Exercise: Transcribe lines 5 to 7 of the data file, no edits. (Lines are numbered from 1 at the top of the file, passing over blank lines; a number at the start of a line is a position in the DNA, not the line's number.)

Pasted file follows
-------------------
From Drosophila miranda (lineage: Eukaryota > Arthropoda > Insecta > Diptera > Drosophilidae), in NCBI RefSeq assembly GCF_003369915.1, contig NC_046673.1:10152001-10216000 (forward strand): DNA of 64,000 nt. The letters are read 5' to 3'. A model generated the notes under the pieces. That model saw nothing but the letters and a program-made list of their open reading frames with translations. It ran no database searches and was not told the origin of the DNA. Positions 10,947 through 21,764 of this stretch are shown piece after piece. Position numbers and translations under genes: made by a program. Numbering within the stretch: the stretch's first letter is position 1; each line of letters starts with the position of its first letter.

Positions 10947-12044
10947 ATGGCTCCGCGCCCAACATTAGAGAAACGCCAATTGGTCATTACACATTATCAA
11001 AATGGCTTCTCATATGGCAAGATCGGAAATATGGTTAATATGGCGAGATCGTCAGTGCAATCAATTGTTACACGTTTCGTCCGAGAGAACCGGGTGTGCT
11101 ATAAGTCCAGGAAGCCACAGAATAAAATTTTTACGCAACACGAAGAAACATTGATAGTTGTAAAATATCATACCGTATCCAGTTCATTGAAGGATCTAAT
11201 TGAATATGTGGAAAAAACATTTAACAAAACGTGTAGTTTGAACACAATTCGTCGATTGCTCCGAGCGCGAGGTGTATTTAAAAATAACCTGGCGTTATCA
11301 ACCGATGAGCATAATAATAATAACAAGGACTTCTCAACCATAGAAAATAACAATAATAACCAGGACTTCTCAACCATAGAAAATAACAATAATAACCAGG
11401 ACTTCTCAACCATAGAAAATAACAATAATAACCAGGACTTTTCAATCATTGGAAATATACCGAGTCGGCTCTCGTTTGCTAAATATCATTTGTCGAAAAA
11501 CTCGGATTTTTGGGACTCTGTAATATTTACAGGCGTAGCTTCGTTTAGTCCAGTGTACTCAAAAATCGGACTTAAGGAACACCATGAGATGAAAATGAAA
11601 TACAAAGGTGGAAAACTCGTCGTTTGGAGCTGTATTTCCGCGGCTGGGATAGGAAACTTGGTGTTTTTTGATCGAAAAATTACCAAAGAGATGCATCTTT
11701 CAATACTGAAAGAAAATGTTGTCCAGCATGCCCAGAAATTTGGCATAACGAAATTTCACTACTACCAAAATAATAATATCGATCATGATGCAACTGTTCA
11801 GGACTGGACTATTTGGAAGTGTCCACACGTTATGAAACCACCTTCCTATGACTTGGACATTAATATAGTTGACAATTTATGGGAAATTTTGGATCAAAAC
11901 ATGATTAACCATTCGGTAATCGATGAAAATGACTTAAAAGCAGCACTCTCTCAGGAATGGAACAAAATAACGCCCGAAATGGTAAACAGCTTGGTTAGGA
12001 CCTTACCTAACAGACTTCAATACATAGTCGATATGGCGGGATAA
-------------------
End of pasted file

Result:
11101 ATAAGTCCAGGAAGCCACAGAATAAAATTTTTACGCAACACGAAGAAACATTGATAGTTGTAAAATATCATACCGTATCCAGTTCATTGAAGGATCTAAT
11201 TGAATATGTGGAAAAAACATTTAACAAAACGTGTAGTTTGAACACAATTCGTCGATTGCTCCGAGCGCGAGGTGTATTTAAAAATAACCTGGCGTTATCA
11301 ACCGATGAGCATAATAATAATAACAAGGACTTCTCAACCATAGAAAATAACAATAATAACCAGGACTTCTCAACCATAGAAAATAACAATAATAACCAGG